The representation of mental health in television
Image: Beth Dubber/Netflix

The representation of mental health in television: stigmatised or not?

Mental health is a vital issue that should be regularly discussed in a compassionate and responsible manner. In recent years, we have seen attempts to portray experiences such as anxiety or depression realistically. TV and other forms of media can serve as a helpful platform for discussing such issues. It’s important that TV characters are written with complexity and depth in all genres as audiences can relate to them. As the show 13 Reasons Why has continued to air, it has failed to explore these issues the way they deserve to be portrayed.

If you feel the show has helped you in some way then I by no means wish to take that away from you. Initially, I was a fan of the first season. It was a heart wrenching story that I found moving and at the time I thought it brought awareness to the need for kindness. But as time passed and the initial sheen of my binge watch wore off, I began to see the intrinsic problems of the show.

It’s important that TV characters are written with complexity and depth in all genres as audiences can relate to them

Dan Reidenberg, a suicide prevention advocate who was consulted by Netflix for 13 Reasons Why (and discouraged them from releasing it), has previously expressed that “the show doesn’t talk about mental illness, [it] doesn’t name those words.” Instead, the character Hannah Baker’s suicide is reduced to vengeful rather than a result of depression, and Clay Jensen’s anxiety is never given full exploration.

There is also the issue of its initial target audience of younger teens (even though the show is now rated 18) witnessing a character who decides to take her own life, gets scores of attention for it and is absolved of her responsibility for doing so.  Never is her mental state which lead her to this decision explored, and no alternative is given. Though Reidenberg has also stated that the company and show runners do care about the issues presented, the show is lacking. It is becoming derailed from its intended purpose through continuing seasons, and it wasn’t even fully grasping the complexity of its subject matter in the first place. It’s sensationalised drama, which is fine, but it should no longer pretend to be otherwise.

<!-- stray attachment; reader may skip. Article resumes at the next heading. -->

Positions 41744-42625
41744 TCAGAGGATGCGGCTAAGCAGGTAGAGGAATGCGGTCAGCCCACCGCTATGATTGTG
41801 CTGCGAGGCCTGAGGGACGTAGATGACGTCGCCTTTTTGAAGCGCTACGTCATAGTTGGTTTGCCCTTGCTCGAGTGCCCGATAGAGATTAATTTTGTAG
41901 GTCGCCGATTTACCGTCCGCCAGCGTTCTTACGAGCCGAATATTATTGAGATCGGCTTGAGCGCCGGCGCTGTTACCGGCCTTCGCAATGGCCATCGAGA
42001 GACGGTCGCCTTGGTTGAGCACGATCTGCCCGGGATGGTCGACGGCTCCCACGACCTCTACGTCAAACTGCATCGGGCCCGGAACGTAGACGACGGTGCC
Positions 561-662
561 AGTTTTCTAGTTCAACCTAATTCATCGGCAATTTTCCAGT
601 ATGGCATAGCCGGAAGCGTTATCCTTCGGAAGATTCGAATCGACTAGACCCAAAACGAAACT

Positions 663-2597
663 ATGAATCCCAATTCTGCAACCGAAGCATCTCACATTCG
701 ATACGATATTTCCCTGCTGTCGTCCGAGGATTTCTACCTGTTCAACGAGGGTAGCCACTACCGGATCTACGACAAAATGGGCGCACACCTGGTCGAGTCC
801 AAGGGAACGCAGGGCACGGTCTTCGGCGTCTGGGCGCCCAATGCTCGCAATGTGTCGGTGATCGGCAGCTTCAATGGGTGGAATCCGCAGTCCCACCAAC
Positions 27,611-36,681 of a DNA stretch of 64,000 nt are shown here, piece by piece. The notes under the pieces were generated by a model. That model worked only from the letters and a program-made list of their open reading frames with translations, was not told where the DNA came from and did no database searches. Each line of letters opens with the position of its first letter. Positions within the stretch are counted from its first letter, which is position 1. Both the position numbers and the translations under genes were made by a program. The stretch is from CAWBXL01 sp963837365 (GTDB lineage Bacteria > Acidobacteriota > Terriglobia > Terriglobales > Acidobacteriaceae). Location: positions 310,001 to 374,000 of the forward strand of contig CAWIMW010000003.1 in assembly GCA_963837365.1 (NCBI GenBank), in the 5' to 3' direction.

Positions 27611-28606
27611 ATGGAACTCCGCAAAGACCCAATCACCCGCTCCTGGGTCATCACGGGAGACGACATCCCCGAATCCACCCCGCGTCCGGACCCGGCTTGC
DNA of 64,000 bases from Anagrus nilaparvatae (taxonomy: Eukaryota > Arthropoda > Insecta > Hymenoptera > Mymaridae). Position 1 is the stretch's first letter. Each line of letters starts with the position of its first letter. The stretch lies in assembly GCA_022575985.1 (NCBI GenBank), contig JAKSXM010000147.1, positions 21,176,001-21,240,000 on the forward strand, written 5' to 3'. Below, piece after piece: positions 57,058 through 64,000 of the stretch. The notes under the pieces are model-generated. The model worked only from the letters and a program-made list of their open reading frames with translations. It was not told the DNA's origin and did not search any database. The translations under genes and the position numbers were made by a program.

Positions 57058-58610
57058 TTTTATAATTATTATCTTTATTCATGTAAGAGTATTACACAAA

Despite controversial misfires like 13 Reasons Why, I don’t believe anxiety and depression are becoming more stigmatised in TV. In fact, they are probably less stigmatised and more regularly explored than other mental health issues such as schizophrenia. The fact that we can recognise 13 Reasons Why opens up some vital discussion but is also flawed, suggests a deepening understanding of accurate representation for mental health.

Never is her mental state which lead her to this decision explored, and no alternative is given

There are examples of shows that are getting their presentation of anxiety and depression right. You can find sustained explorations of depression and anxiety in Bojack Horseman and Crazy Ex Girlfriend. And yes, I think an anthropomorphic cartoon horse and a comedy musical do a much better job than 13 Reasons Why. I will fore warn that Bojack Horseman can be considered triggering as it explores many characters’ self destructive behaviour through substance abuse and sexual escapades. But ultimately it’s a frank and actually hopeful exploration of what can be debilitating conditions, and I appreciate it’s refusal for neat endings and easy answers.

Crazy Ex Girlfriend is a gem of a show that explores the main character’s eventual diagnosis with borderline personality disorder. Its title may concern you, but don’t worry – show creator and main lead Rachel Bloom specifically tackles the word ‘crazy’ to unpack the stigma of mental health issues. Look out for hilarious musical numbers ‘Sexy French Depression’ which lampoons any romanticising of the condition and ‘You Stupid B****’ which we have all likely said to ourselves at some point in our lives.

Despite controversial misfires like 13 Reasons Why, I don’t believe anxiety and depression are becoming more stigmatised in TV

Overall, the solution to shows that lack real exploration of mental health issues is to support ones that write full and diverse characters, that never make experiences like depression, anxiety or suicidal thoughts an idealised martyrdom. Life isn’t pretty and explorations of mental health shouldn’t be either.

Most importantly, these shows should remind us that when we are not behind our screens, there are real people out there suffering with real issues who deserve our compassion.

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